Example

    John sells an active asset that meets the basic conditions and makes a capital gain of $500,000. He acquired shares in Fruit and Veg Co, which runs his family business, as replacement assets. The shares in Fruit and Veg Co meet the 80% test and, as a result, they are active assets.

    Some time later, Fruit and Veg Co borrows money to pay a dividend, and fails the 80% test. Two weeks later the dividend is paid and the shares pass the 80% test again. For the two weeks, the shares are treated as active assets even though they do not pass the 80% test.

    End of example

     

    Example

    Jack and Jill are the only shareholders of Hill Water Supplies Pty Ltd, an Australian resident company that carries on a water supply business. The market values of the company’s CGT assets are as follows:

    Business premises

    $400,000

    Goodwill

    $100,000

    Trading stock

    $100,000

    Plant and equipment

    $300,000

    Rental property (not an active asset)

    $100,000

    Total

    $1,000,000

    The total market value of the company’s active assets is $900,000, which is more than 80% of the total market value of all the company’s assets. Therefore, Jack and Jill’s shares in the company are active assets.

    The company sells its water filtration plant (for its market value of $200,000) and then immediately contracts to purchase new plant, which is delivered and installed two months later. The funds from the sale are held in the company’s bank account before being used to pay for the new plant.

    In this situation, although the market value of the company’s active assets has dropped below the 80% mark, the company's bank account holding the $200,000 is a financial instrument inherently connected with the company's business and is therefore included in the calculation. This means the 80% test remains satisfied.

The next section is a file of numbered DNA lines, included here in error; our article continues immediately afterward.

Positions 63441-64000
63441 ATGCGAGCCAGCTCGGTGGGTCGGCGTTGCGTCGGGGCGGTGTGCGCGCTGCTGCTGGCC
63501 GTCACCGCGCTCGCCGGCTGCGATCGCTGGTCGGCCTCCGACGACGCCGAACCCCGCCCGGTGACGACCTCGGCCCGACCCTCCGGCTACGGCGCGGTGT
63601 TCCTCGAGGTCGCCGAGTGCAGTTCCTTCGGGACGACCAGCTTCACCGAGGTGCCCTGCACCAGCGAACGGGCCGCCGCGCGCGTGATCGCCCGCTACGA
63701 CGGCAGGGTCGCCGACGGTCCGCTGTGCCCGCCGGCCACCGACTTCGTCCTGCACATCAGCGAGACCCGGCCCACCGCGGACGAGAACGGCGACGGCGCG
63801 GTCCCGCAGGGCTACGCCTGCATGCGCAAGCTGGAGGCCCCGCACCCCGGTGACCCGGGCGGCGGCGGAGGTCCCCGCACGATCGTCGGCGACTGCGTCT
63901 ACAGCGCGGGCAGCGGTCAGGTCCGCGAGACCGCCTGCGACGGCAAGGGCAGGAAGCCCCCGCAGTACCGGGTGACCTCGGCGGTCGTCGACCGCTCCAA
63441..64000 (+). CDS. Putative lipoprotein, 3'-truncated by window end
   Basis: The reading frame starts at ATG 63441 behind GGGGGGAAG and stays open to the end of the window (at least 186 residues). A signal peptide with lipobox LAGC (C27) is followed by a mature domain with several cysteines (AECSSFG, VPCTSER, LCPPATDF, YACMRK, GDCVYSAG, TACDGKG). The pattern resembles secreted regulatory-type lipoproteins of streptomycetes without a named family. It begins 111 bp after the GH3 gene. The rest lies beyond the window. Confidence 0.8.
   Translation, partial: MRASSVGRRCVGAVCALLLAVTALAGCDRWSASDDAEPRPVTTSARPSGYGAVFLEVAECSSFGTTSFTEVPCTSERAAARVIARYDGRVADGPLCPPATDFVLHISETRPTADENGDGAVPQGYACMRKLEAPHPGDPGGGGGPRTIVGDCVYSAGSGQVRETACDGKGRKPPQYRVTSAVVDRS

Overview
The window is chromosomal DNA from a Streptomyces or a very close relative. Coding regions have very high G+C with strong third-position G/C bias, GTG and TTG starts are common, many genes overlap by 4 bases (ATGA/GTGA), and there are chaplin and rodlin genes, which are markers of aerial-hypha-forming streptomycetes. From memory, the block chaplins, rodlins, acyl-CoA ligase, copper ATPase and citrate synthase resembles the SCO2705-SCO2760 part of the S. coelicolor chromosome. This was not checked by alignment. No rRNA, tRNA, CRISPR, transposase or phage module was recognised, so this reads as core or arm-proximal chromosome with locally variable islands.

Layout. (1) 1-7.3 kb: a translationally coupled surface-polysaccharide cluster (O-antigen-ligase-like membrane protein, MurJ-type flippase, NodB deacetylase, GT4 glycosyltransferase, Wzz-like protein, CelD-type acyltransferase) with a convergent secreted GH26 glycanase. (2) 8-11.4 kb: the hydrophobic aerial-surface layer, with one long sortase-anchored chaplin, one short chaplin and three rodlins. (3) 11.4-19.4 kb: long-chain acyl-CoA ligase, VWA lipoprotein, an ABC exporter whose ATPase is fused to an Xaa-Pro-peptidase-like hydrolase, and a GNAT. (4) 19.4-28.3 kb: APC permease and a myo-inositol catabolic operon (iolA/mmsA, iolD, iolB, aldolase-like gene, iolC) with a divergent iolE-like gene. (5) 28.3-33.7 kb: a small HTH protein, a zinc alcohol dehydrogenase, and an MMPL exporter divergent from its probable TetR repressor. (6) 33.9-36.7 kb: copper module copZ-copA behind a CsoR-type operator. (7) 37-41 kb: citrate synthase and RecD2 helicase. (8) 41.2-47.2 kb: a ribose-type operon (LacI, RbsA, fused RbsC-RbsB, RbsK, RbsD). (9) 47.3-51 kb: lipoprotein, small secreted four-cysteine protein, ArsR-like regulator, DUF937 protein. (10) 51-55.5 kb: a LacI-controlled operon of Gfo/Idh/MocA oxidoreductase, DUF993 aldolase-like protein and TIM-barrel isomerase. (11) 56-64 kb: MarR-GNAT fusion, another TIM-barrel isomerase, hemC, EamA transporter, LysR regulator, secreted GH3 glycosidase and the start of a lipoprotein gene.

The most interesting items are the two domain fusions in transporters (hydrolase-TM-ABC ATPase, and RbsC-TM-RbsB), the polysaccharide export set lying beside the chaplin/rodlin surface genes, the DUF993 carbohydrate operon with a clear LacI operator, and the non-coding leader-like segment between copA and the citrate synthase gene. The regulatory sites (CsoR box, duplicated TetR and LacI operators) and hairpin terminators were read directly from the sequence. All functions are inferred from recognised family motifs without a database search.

Although gains from depreciating assets may be treated as income rather than capital gains, depreciating assets, such as plant, are still CGT assets and may, therefore, be active assets and included in the 80% test.

    End of example

    Interests in holding entities

    An interest in an entity that itself holds interests in another entity that operates a business may be an active asset, depending on the successive application of the 80% test at each level.

    Example

    Ben owns 100% of the shares in Holding Co, which, in turn, owns 100% of the shares in Operating Co (both are resident companies). The only assets of Holding Co are the shares in Operating Co, and all of Operating Co’s assets are active assets.

    As Operating Co satisfies the 80% test, the shares owned by Holding Co in Operating Co are active assets. As those shares are the only assets owned by Holding Co, then Holding Co also satisfies the 80% test. As a result, the shares owned by Ben in Holding Co are also active assets.

    If Ben sold the shares in Holding Co, all the small business concessions may potentially apply to any gains made.

    If Holding Co sold its shares in Operating Co, the small business concessions may apply because Ben is a CGT concessional stakeholder in Operating Co as well as having a small business participation percentage in Holding Co of at least 90%.

    If Operating Co sold its active assets, Operating Co may be entitled to the small business concessions because Ben is a significant individual and CGT concessional stakeholder in Operating Co as a result of his direct and indirect small business participation percentage. For more information, see the significant individual test.

    End of example

    See also:

    Last modified: 17 Jul 2017QC 52282